Tumblr: A Platform for Self-Representation and Engagement with Social Realities

Alejandro Hincapie

I began my semester project by wanting to take media aggregating sites like Tumblr and Pinterest and look for connections that could be made between them and our extensive course readings. I immediately thought that notions of self-representation, the role of imagery in crafting identity, and the power of the publicity image would be viable topics to synthesis with Tumblr and Pinterest.

Th initial plan was to interview Tumblr and Pinterest users in order to gain a better understanding of people’s experiences with these sites.  Images of their profiles would be featured in a slide show that would be informed with insightful quotes provided both by interviewees and course readings. As I conversed with various Tumblr and Pinterest users, it became clear that a slide show would not be a viable route for this project because I was being provided  by my interviewees with really great commentary of considerable length . I decided that an essay with images would be a better, less-complicated way to present my findings.

Ultimately, I decided to focus solely on Tumblr because it was the Tumblr users that were providing me with the most interesting insights about their experiences that I could better synthesize with course readings. The end result is a brief, but succinct look at this topic.

Image

Image

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http://fuckyeahdavidagbodji.tumblr.com/archive

http://dancesexxxartpop.tumblr.com/archive

http://iamselectric.tumblr.com/archive

You can view and download my full paper here.

References

 “About.” Tumblr.com. http://www.tumblr.com/about (Accessed April 20, 2014)

Blakley, Johanna. “Media in Our Image.”  Women’s Studies Quarterly, Vol. 40, No. 1/2, VIRAL (SPRING/SUMMER 2012) , pp. 341-350. The Feminist Press at the City University of New York.http://www.jstor.org/stable/23333465

Berger, John. Ways of Seeing. London: British Broadcasting Corp., 1973. Video.

Bergen, John.  “Chapter 7,” in Ways of Seeing. (London: Penguin Books, 1972.) 129-135.

Chocano, Carina. “Pinterest, Tumblr, and the Trouble With ‘Curation’.” The New York Times, Magazine edition July 20, 2012. http://www.nytimes.com/2012/07/22/magazine/pinterest-tumblr-and-the-trouble-with-curation.html?pagewanted=all&_r=0 (accessed March 15, 2014).

“Dance, Sex, Art, Pop.” Tumblr. http://dancesexxxartpop.tumblr.com/. (Accessed throughout March – April 2014).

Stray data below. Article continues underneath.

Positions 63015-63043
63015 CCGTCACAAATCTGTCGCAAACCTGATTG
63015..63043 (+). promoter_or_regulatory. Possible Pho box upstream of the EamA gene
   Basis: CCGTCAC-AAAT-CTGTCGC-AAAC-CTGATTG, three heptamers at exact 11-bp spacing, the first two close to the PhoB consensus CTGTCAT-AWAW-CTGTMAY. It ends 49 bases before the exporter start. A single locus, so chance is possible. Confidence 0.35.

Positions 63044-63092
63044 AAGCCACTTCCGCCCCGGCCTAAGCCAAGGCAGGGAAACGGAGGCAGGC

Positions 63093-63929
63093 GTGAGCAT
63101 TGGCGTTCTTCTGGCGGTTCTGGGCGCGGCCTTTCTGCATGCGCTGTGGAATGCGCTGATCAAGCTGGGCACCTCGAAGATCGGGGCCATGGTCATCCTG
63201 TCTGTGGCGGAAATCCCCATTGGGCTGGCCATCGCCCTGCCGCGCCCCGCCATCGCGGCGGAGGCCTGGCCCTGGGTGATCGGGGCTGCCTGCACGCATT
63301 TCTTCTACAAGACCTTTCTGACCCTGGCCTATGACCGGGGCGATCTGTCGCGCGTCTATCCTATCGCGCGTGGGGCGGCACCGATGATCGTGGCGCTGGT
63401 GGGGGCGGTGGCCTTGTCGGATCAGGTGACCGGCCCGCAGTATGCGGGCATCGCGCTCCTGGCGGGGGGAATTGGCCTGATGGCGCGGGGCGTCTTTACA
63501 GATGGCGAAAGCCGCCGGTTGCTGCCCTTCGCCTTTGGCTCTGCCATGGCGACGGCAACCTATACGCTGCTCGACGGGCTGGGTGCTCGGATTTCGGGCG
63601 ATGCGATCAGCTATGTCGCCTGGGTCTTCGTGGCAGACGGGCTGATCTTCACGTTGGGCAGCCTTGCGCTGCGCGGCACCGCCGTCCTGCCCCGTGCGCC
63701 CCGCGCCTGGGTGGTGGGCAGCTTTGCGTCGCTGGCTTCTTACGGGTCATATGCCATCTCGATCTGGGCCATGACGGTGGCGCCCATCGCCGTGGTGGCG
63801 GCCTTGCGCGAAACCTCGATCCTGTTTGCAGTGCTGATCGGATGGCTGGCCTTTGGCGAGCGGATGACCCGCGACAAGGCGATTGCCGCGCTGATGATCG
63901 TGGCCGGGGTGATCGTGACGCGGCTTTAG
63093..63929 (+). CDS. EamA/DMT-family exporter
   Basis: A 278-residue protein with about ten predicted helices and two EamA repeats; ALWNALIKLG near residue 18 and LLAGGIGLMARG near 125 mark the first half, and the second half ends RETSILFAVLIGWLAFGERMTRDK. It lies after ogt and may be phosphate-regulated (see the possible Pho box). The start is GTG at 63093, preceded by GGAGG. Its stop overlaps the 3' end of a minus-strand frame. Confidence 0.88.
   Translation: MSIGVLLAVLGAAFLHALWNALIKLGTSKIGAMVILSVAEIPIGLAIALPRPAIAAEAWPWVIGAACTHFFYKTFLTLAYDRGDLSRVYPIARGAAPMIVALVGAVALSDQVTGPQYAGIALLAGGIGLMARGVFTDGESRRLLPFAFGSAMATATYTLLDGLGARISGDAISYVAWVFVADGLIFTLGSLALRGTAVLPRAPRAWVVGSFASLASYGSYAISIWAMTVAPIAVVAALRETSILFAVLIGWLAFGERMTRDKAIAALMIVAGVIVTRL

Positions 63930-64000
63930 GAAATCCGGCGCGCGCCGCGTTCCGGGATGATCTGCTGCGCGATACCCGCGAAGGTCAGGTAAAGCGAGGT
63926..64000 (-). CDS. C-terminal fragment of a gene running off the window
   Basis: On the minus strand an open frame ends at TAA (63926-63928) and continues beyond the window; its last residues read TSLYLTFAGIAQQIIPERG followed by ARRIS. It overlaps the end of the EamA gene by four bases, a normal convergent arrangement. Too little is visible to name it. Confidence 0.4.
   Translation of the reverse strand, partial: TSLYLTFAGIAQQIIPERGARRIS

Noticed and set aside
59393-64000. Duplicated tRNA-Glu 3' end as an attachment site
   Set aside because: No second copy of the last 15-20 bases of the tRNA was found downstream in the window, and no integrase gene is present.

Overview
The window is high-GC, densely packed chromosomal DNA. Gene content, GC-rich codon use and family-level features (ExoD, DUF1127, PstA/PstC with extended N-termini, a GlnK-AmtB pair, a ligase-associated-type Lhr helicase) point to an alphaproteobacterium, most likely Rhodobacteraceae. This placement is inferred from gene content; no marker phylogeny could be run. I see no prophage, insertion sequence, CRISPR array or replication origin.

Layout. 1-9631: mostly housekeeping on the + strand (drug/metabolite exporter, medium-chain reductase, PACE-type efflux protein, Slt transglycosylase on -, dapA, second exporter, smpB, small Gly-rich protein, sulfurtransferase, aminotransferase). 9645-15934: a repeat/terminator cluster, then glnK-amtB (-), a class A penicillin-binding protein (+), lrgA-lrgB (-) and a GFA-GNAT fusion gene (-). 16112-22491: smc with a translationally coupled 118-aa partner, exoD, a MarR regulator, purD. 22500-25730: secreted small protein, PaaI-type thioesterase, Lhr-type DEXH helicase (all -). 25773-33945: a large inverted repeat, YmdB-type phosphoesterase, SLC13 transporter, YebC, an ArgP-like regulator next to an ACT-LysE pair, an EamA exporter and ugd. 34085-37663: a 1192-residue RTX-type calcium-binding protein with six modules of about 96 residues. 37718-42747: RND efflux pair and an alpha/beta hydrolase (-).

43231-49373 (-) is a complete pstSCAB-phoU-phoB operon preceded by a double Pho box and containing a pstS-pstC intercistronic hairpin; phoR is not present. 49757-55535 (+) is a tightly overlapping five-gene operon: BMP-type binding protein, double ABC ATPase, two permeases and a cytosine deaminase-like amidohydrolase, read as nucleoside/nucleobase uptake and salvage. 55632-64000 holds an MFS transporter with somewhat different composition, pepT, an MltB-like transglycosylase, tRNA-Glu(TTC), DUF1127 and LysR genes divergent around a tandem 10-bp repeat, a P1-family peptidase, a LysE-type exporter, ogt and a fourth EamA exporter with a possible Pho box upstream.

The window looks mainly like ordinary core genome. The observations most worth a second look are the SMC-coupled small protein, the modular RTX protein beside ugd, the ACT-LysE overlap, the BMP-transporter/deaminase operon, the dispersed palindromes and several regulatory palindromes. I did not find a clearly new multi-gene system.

Davies, Russells. “The rise of curation platforms has great potential for brands.” Brand Republic.  February 16, 2012. http://www.brandrepublic.com/opinion/1117290/

Douglas, Susan Jeanne. “Introduction,” in Where the Girls Are: Growing Up Female in with the Mass Media. (New York: Times Books, 1994).

Flint, Joe. “FCC media ownership survey reveals lacks of diversity.” Los Angeles Times. Published November 12, 2014. Web. http://articles.latimes.com/2012/nov/14/entertainment/la-et-ct-fcc-diversity-20121114.

“Fuck Yeah, David Agbodji.” Tumblr. http://fuckyeahdavidagbodji.tumblr.com/ (Accessed throughout March – April 2014).

G.F. “What is Tumblr?” The Economist. Online Edition. May 20, 2013. http://www.economist.com/blogs/economist-explains/2013/05/economist-explains-what-tumblr-yahoo (Accessed April 16, 2014).

“I Am Selectric.” Tumblr. http://iamselectric.tumblr.com/ (Accessed throughout March – April 2014).

Meltzer, Marisa. 2010. “The Curated Web.” American Prospect 21, no. 3: 43-45. OmniFile Full Text Mega (H.W. Wilson), EBSCOhost . https://login.proxy.libraries.rutgers.edu/login?url=

http://search.ebscohost.com/login.aspx?direct=true&db=ofm&AN=511007297&site=eds-live(accessed March 15, 2014).

Personal Interviews with Select Tumblr Users. Rutgers University, conducted March through Aprul 2014.

Sturken, Marita and Lisa Cartwright. “Viewers Make Meaning,” in Practices of Looking: An Introduction to Visual Culture. (Oxford: Oxford University Press, 2001), 45-71.

Sturken, Marita and Lisa Cartwright. “Practices of Looking: Images, Power, and Politics,” inPractices of Looking: An Introduction to Visual Culture. (Oxford: Oxford University Press, 2001), 10-43.

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